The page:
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Radiation doses in young ICU patients: a cause for concern?
Critical Care volume 16, Article number: P522 (2012)
The aim of this study was to quantify the radiation dose in young ICU patients to determine if it approached a clinically significant level. Ionising radiation is a well-recognised risk factor for development of cancer. The risk is dose-related and there is no lower threshold at which the dose can be considered clinically irrelevant. The availability of computed tomography (CT) scanning has led to a significant increase in exposure to ionising radiation of patients over the last decade. Children and young adults are particularly at risk. This is partly because there is a longer lifetime in which radiation effects may be manifest but also because children are up to 10 times more sensitive to radiation than adults. In view of these issues it is important to quantify the risk to young ICU patients.
The general ICU database was examined from 1 March 2010 to 1 March 2011. The overall radiation exposure was quantified using the cumulative effective radiation dosage (CED) in millisieverts (mSv). The CED was calculated for all of the procedures performed during the stay in the ICU using average procedure-specific effective doses published by the UK National Radiation Protection Board. A cohort of patients <30 years of age were selected for subanalysis.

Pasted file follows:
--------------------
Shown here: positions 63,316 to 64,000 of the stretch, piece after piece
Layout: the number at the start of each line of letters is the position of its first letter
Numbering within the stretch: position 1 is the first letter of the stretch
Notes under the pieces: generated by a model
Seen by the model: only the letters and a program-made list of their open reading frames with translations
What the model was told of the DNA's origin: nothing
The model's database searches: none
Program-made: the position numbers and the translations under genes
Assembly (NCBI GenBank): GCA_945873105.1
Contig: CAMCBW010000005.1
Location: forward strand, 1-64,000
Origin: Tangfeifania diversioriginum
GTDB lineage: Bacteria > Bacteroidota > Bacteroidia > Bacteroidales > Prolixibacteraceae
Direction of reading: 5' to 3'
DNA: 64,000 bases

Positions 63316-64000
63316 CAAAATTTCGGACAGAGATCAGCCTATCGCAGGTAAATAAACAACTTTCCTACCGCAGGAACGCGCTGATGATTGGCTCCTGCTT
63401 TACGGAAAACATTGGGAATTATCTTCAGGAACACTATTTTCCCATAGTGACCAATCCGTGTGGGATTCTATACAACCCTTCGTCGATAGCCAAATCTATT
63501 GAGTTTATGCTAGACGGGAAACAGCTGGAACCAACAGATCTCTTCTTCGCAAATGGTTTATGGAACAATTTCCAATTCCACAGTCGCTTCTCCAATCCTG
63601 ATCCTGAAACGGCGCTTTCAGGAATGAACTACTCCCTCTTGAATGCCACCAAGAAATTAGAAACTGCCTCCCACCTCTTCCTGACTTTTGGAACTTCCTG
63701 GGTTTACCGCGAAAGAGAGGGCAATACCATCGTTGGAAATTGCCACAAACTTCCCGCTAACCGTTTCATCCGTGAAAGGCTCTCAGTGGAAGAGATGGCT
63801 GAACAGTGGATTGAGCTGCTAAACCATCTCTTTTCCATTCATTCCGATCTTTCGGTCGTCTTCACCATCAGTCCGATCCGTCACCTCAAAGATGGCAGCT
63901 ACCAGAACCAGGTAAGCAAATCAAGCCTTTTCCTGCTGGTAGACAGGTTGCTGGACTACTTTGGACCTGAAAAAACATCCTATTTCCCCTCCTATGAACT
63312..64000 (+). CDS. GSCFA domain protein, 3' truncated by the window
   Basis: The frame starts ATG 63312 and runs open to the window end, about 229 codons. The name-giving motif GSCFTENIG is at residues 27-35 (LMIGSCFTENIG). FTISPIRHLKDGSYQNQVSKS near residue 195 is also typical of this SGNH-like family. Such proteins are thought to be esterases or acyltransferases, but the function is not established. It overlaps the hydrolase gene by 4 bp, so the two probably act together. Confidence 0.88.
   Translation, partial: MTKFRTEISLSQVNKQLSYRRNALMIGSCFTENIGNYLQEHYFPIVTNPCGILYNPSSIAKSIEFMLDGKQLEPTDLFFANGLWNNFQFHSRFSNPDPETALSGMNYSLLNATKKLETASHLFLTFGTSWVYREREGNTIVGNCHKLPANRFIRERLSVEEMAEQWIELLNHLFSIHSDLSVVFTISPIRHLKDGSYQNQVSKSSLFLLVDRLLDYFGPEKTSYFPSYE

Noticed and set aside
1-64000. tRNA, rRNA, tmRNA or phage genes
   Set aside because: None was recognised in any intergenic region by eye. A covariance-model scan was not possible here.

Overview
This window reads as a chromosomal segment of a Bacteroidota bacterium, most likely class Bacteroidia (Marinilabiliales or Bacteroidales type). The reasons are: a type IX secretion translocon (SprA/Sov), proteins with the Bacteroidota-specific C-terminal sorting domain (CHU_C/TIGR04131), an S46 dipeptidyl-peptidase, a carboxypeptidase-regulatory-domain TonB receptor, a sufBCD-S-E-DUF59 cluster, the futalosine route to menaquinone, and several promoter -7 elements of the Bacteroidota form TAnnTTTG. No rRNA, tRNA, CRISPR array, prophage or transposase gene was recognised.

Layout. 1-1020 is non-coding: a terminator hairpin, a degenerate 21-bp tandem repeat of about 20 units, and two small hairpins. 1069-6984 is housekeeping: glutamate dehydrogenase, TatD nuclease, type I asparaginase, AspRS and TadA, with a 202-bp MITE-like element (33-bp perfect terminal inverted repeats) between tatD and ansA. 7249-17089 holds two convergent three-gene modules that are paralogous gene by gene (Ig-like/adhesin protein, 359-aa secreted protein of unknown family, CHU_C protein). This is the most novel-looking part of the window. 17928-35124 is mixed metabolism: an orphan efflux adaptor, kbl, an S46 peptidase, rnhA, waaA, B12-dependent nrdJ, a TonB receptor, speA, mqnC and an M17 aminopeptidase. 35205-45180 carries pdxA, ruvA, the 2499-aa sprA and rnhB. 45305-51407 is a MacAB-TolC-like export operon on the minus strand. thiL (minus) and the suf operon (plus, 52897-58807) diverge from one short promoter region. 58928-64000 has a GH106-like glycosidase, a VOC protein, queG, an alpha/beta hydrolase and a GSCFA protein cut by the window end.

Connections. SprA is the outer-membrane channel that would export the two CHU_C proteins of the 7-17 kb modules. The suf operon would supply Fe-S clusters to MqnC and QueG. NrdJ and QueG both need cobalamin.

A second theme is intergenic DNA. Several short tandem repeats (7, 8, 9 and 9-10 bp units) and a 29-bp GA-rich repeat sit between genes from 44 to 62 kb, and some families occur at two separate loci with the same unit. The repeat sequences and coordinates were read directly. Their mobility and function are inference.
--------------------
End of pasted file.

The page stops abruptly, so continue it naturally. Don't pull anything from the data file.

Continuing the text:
There were 403 patients admitted to the general ICU during the period of interest. The number of patients <30 years of age was 75 with a mean age of 19 (range 0.5 to 30 years). The mean CED was 10.84 mSv (SD = 15.08) with 10 patients receiving >30 mSv. The mean CED for patients who did not undergo CT examination was 0.063 mSv (n = 31, SD = 0.062). Trauma patients received a far higher dose (21.86 mSv) than either medical (3.1 mSv) or postoperative surgical (3.96 mSv) admissions.
CT is a useful and necessary tool in our diagnostic and therapeutic armoury. However, our results show that young patients can potentially be exposed to significant doses of ionising radiation in an ICU setting mainly due to CT. In view of the lifetime risk of cancer to these patients we should try to minimise radiation exposure by more judicious utilisation of CT and by use of other imaging modalities.
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O'Leary, R., Houlihane, C., McLaughlin, P. et al. Radiation doses in young ICU patients: a cause for concern?. Crit Care 16, P522 (2012). https://doi.org/10.1186/cc11129
- Compute Tomography
- Radiation Exposure
- Effective Dose
- Trauma Patient
- Lower Threshold